NASA shows off new moon spacesuits to support Artemis program
Current spacesuits are 40 years old, won’t work for moonwalking
NASA showed off Tuesday what future moonwalking astronauts will wear as they work on the lunar surface and during launch on missions to the moon.
As NASA prepares to send astronauts back to the moon for the first time in nearly 50 years the space agency has been developing spacesuits to support those moon missions under the Artemis program.
NASA Administrator Jim Bridenstine, along with spacesuit engineers and astronaut Kate Rubins, demonstrated live on NASA Television two spacesuits in development: one for launch and reentry, known as the Orion Crew Survival System, and one for moonwalking on the lunar South Pole, known as the Exploration Extravehicular Mobility Unit, or XEMU.
In front of a giant American flag, spacesuit engineer Kristine Davis, with NASA Johnson Space Center, wore the pressurized red, white and blue xEMU suit showing off the new range of motion its joint bearings provides. Davis performed squats and picked up a rock on the stage at NASA headquarters.
The Apollo-era spacesuits required the astronauts to "bunny hop" due to the limited range of joint motion.
Spacesuit engineer Dustin Gohmert wore the bright orange Orion Crew Survival System suit on stage that will be worn during launch and landing in the Orion spacecraft.
The suit is typically unpressurized but should Orion lose pressure the suit can keep astronauts alive for up to six days, Gohmert said.
There are a few things to know about NASA spacesuits:
Doesn't NASA already have spacesuits? There are actually three types of spacesuits an astronaut might need: A flight suit, worn during launch and landing, extravehicular mobility units, or EMUs, worn during a spacewalk outside the space station, and a planetary spacesuit worn for working on the surface of the moon or Mars.
Essentially, EMU suits function as a personalized spacecraft, said Dava Newman, a professor of aeronautics and astronautics and engineering systems at Massachusetts Institute of Technology.
Newman, the former NASA deputy administrator during the Obama administration, is considered a pioneer in planetary spacesuit design. She spoke to News 6 in June about what it would take to replace the aging spacesuits and what NASA needs to support human missions to the moon and Mars.
"The spacesuit is what I call the world's smallest spacecraft. It's amazing," Newman said. "Imagine designing an entire spacecraft that provides your pressure, your air to breathe, scrubs out your carbon dioxide, take that spacecraft and shrink it around a person. And now I get to move in this gas-pressurized spacesuit."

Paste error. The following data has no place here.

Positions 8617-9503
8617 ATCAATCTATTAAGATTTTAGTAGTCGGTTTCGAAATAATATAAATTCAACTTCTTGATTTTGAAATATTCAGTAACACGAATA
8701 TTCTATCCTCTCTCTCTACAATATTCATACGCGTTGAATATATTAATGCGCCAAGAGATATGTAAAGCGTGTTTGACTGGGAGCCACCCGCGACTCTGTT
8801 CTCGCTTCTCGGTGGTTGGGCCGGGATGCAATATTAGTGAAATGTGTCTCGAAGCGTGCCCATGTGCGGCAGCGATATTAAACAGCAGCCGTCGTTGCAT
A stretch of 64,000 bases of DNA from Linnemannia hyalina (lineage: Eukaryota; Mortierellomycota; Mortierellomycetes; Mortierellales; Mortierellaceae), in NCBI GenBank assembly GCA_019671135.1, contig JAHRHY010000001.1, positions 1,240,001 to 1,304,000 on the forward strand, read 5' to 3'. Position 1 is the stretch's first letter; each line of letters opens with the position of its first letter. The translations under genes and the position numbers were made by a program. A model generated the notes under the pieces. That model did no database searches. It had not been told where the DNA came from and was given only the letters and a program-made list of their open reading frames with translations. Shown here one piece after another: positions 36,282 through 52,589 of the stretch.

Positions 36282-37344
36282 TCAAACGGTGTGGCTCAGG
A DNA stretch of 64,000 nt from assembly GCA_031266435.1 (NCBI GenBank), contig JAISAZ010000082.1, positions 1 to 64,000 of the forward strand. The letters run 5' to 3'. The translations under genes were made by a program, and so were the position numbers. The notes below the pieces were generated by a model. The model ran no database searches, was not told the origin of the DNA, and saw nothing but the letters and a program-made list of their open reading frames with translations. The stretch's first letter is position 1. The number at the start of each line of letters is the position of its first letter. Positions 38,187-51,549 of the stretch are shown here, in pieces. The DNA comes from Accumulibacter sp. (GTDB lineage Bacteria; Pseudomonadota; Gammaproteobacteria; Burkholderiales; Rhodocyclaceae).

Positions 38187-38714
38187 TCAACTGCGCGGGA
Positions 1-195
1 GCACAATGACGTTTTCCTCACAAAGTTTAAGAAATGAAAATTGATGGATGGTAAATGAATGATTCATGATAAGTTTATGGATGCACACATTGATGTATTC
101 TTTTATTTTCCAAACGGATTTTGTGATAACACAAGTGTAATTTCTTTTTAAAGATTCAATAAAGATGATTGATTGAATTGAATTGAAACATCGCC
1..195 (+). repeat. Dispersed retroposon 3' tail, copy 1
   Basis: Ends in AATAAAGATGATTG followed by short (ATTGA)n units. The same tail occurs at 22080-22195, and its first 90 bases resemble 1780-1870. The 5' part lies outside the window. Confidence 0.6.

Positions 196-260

Unlike flight suits used for launch and landing, the current EMUs used for spacewalks outside the space station are 40 years old with minimal updates.
NASA's EMU inventory is also running low. There are only about 11 or 12 complete sets left.
The EMUs suits would not work for Mars and moon missions, because they lack the hip flexibility for walking, according to Newman.
Why is this spacesuit news important?
While researchers and those within NASA have known for years the EMUs need to be replaced, the plight gained international traction in March after two medium-size upper torsos of the suits weren't available for astronauts Christina Koch and Anne McClain, causing the first all-women spacewalk to be postponed. The spacewalk was completed as planned but Koch was joined by astronaut Nick Hague instead of her female counterpart.
The update comes as NASA prepares for a redo of sorts with its first all-female spacewalk later this month by Koch and NASA astronaut Jessica Meir.
A News 6 Freedom of Information Act request revealed that, as of June this year, NASA didn't have a clear path or the necessary funding to replace the suits.
With the goal of landing the first woman and the next man on the moon by 2024 spacesuit development will become an increasing priority.
Following the spacewalk kerfuffle, NASA put out a call for input of lunar spacesuit hardware production. Earlier this month, the space agency sought feedback to help refine its strategy for production of lunar spacesuits, known as xEMUs, for Artemis and beyond, according to NASA's request for information.
What do we know about the xEMU?
According to NASA spacesuit engineers, the xEMU has been in development for about three years in the U.S. and parts of it have undergone testing on the International Space Station.
The xEMU uses the same pressurized system the current EMUs use but with added movement. Remember, astronauts need to be able to walk and collect samples on the moon.
NASA said the xEMU lower torso, or pants of the spacesuit, will allow bending and rotating at the hips, along with increased bending at the knees. The new moon boots will be "hiking-style" with flexible soles.
On the upper torso, or shirt of the spacesuit, astronauts will be able "to move their arms more freely and easily lift objects over their heads or reach across their body in the pressurized suit," according to NASA.
The overall goal of the xEMU project is to provide the foundation to replace the current EMU, explore suit development and possible commercialization of EVA capabilities, NASA said in June.
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